Deliver rich content (graphics, movies, etc.) without the need for additional plugins (e.g., Flash).
Provide better semantic support for web page structure through the introduction of new structural element tags.
Provide a stricter parsing standard to simplify error handling, ensure more consistent cross-browser behavior, and simplify backward compatibility with documents written to older standards.
Provide better cross-platform support (i.e., to work well whether running on a PC, Tablet, or Smartphone).

18. What is the HTML5 email form field input?
In HTML5, there is a new type that is specifically for email inputs on a form. The markup <input type=”email”> basically tells the browser that it should not allow the form to be submitted if the user has not entered what the browser determines to be a correctly formatted email address.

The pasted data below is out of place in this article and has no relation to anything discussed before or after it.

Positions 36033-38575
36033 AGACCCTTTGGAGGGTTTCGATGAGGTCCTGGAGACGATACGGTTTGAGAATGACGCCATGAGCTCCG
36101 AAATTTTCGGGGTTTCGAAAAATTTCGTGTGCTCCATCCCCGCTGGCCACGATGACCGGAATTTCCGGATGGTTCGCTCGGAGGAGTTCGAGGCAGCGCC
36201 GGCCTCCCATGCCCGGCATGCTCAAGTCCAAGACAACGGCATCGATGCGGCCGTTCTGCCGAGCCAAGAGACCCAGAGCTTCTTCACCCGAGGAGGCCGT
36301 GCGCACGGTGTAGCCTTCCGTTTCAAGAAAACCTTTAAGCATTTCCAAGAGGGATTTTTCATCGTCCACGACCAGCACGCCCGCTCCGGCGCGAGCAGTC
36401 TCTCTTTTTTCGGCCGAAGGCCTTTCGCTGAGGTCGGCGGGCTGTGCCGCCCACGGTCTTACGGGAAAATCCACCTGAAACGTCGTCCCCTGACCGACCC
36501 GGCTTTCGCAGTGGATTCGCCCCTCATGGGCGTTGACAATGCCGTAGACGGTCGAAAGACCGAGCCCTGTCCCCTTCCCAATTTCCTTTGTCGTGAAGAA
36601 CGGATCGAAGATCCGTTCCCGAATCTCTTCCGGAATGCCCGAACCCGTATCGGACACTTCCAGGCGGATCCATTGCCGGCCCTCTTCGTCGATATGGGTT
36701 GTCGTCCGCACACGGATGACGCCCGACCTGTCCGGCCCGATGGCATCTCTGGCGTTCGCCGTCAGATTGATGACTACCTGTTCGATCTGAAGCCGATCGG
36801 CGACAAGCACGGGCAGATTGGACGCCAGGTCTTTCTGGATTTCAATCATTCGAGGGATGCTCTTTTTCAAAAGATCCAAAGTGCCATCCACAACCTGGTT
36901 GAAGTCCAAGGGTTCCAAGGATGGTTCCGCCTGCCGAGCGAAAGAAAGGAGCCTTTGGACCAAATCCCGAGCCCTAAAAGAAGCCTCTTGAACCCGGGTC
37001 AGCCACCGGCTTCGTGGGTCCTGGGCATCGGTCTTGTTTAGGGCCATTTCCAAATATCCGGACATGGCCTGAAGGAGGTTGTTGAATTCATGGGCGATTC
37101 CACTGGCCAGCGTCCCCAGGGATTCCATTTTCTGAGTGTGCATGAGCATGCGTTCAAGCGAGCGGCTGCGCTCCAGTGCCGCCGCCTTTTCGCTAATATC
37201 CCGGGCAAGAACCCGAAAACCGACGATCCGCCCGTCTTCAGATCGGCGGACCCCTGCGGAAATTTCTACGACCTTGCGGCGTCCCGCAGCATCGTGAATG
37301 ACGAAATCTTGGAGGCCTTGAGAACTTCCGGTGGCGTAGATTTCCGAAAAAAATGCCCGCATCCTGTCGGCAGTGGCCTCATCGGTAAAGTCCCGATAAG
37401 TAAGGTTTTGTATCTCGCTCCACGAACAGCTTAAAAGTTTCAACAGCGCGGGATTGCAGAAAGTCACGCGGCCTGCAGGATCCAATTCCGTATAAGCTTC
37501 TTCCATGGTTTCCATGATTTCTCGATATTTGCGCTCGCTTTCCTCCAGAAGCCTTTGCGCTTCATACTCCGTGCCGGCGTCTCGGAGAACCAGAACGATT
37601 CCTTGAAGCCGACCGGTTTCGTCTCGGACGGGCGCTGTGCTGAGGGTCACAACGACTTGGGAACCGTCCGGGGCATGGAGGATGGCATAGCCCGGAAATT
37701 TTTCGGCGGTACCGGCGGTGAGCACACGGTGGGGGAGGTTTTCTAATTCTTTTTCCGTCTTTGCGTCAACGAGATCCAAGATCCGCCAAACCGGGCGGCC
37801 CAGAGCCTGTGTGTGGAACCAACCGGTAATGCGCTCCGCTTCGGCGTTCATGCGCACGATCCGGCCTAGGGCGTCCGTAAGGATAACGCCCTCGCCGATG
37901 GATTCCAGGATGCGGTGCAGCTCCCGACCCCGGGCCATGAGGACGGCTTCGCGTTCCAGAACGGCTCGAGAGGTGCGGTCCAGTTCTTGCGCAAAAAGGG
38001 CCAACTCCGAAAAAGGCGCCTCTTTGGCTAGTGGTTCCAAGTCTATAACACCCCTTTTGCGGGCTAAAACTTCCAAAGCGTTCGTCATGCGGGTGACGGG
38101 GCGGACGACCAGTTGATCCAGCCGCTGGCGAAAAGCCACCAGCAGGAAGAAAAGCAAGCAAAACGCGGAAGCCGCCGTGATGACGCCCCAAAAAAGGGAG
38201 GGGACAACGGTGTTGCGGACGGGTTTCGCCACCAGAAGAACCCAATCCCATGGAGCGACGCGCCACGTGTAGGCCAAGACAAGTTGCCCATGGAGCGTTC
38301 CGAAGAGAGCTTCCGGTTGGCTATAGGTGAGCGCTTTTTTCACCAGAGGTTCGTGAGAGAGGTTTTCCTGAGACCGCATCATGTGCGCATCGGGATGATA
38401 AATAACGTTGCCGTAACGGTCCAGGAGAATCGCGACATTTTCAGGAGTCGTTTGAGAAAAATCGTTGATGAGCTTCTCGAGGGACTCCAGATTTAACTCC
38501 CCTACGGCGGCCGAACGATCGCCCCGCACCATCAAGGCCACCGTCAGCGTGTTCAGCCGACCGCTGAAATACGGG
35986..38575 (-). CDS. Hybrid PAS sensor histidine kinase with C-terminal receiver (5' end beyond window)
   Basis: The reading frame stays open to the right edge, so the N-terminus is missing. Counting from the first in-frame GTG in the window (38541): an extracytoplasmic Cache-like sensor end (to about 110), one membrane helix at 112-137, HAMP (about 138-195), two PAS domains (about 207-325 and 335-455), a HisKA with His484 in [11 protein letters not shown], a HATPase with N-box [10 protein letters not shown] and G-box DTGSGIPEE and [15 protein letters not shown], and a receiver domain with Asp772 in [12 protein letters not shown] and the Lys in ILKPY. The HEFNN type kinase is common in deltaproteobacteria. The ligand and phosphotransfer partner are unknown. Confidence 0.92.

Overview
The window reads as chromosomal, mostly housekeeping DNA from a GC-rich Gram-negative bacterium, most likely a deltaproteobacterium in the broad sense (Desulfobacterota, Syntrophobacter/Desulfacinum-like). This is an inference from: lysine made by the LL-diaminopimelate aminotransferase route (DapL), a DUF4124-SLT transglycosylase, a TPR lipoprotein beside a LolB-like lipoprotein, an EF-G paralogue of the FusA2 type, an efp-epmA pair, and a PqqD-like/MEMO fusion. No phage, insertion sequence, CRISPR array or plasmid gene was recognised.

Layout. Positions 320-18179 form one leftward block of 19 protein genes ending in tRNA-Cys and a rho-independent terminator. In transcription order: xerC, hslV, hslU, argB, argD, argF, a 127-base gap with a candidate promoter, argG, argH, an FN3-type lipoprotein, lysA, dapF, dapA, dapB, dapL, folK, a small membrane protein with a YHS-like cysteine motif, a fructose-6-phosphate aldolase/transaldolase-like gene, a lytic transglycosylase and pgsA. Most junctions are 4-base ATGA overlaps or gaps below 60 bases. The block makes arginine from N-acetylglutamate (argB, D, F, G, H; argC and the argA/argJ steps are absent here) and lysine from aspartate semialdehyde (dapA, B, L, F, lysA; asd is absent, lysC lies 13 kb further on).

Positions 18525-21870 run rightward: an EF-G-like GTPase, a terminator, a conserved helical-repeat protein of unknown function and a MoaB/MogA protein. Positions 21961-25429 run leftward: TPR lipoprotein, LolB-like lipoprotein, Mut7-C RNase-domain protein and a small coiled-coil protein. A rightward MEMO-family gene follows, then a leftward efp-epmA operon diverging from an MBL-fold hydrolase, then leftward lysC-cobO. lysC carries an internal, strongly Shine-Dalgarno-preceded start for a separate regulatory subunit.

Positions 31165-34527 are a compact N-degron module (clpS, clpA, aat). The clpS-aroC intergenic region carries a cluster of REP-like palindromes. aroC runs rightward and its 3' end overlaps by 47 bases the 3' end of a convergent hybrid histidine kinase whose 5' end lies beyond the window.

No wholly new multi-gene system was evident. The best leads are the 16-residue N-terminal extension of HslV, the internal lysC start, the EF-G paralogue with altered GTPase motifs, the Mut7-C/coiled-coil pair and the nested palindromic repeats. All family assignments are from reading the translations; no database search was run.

Remember that the browser must do the validation – HTML5 is just a standard that means nothing until the browser actually implements it. Also, this doesn’t mean that the browser is supposed to actually check to see if the email address is a real email address (that would be very difficult to do), but only that it’s format is valid (like it contains an “@” sign, etc.).

Empty email form field inputs

Just like any other input type, a user can submit a form with an empty email input field – unless of course there is a “required” attribute for the input field.

The email input and “multiple” attribute

The HTML5 email input type can also have what’s known as the multiple attribute, which, when used inside an input tag with type “email”, basically means that the value of the field can be a list of comma -separated, valid email addresses. This would just look something like this: <input type=”email” multiple>. But, this functionality doesn’t mean that the user has to put in a comma separated list manually. The browser could possibly offer some suggestions for which emails to add to the input field – through a contacts list stored somewhere – the point is that it’s up to the browser to display other options to the user in this scenario.